Despite the worldwide prevalence, HIV is still a source of various misconceptions. When it comes to HIV, most of us know it’s a lifelong condition that doesn’t have a cure, but there is much more to it. In this post, we focus on HIV, causes, symptoms, screening tests, and other info you need to know.
What is HIV?
HIV stands for human immunodeficiency virus, meaning it is a virus that affects the immune system. The virus affects the body’s ability to defend against bacteria, other viruses, infections, and other enemies. In a nutshell, HIV attacks CD4 T cells which are supposed to defend your body. After the virus has taken over these cells, it converts them into a virus factory that makes them multiply and produce numerous copies. Infected cells are unable to do their job properly and they die and in time the immune system weakens significantly.
While HIV is usually transmitted through sexual contact, one can also get it through blood, sharing needles or reusing infected needles, but pregnant women may spread it to their children too. A person cannot get HIV through ordinary contact with an infected individual such as kissing, hugging, shaking hands, dancing, through insect bites, air, water, etc.
Although the infection can be asymptomatic at the beginning, some symptoms may occur as it progresses. Although signs and symptoms of HIV vary, the most common ones are diarrhea, nausea, cramps, fever, fatigue, weight loss, swollen lymph nodes, headache, muscle and joint pain, rash, and sore throat.
HIV vs. AIDS
It’s not uncommon for people to assume that HIV and AIDS are two names for the same thing, but that’s not correct. You see, HIV is a virus that gradually leads to deterioration of the immune system. On the other hand, AIDS is a condition. Not every HIV patient develops AIDS which is classified as stage 3 HIV. AIDS occurs when HIV makes a significant damage to the immune system or when CD4 T count falls below 200 and in cases when a patient has an AIDS-related complication.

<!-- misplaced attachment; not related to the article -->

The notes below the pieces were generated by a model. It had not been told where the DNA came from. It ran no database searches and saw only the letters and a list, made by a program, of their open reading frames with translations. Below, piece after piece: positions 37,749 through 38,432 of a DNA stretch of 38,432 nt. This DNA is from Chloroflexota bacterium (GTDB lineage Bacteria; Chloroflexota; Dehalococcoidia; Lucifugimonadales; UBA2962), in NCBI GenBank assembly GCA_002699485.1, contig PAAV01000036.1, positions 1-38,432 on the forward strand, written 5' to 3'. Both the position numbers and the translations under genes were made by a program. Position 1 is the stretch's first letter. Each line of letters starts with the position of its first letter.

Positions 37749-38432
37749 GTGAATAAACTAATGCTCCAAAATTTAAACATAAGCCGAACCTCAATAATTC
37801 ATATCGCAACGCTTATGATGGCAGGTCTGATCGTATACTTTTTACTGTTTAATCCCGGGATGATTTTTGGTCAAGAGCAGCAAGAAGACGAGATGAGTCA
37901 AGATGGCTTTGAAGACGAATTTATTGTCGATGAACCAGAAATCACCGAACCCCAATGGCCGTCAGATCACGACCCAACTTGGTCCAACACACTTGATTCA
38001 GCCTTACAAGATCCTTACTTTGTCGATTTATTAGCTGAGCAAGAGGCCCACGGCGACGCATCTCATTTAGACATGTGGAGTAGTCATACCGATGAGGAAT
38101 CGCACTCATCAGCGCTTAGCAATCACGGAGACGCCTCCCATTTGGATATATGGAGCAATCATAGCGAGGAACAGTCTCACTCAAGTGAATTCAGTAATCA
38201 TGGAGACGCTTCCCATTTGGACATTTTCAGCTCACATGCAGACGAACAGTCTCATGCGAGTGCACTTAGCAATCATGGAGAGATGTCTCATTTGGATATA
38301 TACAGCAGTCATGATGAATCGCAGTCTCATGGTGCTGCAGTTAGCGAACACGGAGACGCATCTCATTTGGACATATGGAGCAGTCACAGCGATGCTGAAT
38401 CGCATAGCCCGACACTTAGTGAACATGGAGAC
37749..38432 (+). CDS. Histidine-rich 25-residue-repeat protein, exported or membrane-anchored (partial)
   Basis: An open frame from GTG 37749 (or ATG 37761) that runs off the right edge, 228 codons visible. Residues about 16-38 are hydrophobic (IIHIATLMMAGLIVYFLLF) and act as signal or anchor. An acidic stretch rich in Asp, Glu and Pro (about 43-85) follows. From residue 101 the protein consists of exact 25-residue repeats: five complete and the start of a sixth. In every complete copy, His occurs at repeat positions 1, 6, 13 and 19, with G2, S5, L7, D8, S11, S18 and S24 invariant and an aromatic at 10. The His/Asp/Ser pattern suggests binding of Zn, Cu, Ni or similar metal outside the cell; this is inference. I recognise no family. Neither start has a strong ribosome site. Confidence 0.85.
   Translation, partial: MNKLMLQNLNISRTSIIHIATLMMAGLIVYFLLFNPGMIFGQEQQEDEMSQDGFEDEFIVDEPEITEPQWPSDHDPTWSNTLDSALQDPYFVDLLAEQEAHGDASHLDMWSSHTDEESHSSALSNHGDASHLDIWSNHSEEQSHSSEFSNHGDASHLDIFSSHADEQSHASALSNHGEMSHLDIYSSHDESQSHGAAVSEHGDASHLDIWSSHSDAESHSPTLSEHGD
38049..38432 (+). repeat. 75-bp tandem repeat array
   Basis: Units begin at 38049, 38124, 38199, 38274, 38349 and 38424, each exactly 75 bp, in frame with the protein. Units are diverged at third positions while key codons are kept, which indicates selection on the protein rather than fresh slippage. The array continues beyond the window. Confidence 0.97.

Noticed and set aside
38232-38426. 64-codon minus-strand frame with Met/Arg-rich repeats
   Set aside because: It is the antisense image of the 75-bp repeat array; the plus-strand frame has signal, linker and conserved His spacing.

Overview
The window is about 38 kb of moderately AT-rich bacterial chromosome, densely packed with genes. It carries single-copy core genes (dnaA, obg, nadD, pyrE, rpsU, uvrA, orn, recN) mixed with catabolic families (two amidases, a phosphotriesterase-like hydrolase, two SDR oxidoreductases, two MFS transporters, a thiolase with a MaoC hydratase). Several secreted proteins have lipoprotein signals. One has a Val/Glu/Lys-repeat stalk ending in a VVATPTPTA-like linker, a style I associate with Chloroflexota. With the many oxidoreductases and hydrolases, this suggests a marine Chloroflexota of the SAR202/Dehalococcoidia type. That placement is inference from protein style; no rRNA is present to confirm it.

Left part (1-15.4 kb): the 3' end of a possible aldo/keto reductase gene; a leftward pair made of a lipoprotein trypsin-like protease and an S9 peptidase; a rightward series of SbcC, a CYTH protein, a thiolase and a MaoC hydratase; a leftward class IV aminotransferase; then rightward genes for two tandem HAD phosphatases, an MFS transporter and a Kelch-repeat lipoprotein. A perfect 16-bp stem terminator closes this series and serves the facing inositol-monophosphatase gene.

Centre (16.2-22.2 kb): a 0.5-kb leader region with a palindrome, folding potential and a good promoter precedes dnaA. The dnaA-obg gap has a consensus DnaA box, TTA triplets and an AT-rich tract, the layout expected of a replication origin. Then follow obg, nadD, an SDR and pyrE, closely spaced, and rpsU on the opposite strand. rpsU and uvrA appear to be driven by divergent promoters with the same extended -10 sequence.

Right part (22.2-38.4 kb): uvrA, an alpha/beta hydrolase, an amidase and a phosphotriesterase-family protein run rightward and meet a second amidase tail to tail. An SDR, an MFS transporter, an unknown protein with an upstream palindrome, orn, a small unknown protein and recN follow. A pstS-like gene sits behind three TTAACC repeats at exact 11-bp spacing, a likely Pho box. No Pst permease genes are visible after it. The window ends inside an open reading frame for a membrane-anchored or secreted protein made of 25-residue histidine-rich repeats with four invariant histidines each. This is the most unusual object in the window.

How is HIV detected?
Sexually active adults should get an HIV screening at least once a year. This is particularly important for people with many sexual partners. Your doctor will recommend the most suitable test by following the national guidelines. The most common HIV diagnostic test is P24 which tests HIV antigen and antibodies. During the first few weeks of the infection, P24 in blood is high because the virus replicates itself. Your doctor needs a blood sample to perform this test. While P24 is the most frequently used, it is not the only HIV screening tests. Other tests include nucleic acid tests (NATs) and antibody tests.
Below, you can take a look at important statistics regarding the worldwide prevalence of HIV:
- 36.7 million people worldwide had HIV in 2016
- 2.1 million children around the globe have HIV
- 60% people know they are infected, but 40% don’t
- 20.9 million people living with HIV were accessing antiretroviral therapy (ART) as of July 2017
- 1.1 million people in the US have HIV
- 1 in 7 infected Americans aren’t aware of their condition
- 5.1 million people in Asia and Pacific region have HIV
- 19.4 million people in East and Southern Africa have HIV
- 6.1 million people in Western and Central Africa have HIV
- 230,000 people in the Middle East and North Africa have HIV
Prevention and management of HIV
Prevention of HIV requires safe sex practices, avoidance of alcohol and drugs, and regular screening. While HIV doesn’t have a cure, one can manage it with a proactive approach. This means that you need to follow doctor’s orders and take prescribed medications such as ART. Management of HIV also requires a healthy diet, avoiding foods that are at a high risk of contamination. Bear in mind that there are different classes of medications for HIV and each of them has specific purposes, but your doctor will recommend a few at a time in order to avoid making your virus drug-resistant.
HIV and pregnancy
Pregnant women can spread the virus to their babies during pregnancy, childbirth, and breastfeeding. This form of spreading the virus is called perinatal transmission and it is the most common way children get HIV.
It is important to bear in mind that having HIV doesn’t necessarily mean you’ll spread it to your baby for sure. You can minimize this risk by staying as healthy as possible. In order to make it happen, you should see your doctor regularly, adhere to his or her instructions, and practice a healthy lifestyle. Factors that increase the risk of spreading HIV to your baby are smoking, vitamin A deficiency, malnutrition, substance abuse, STIs, breastfeeding. It is recommended that new moms avoid breastfeeding their babies if they have HIV.
HIV is a common problem even today primarily due to all misconceptions about it. One can greatly minimize the risk of HIV by practicing safe sex, avoiding changing sexual partners that often, ditching drugs and needles, among other things. Also, don’t forget to get screened regularly.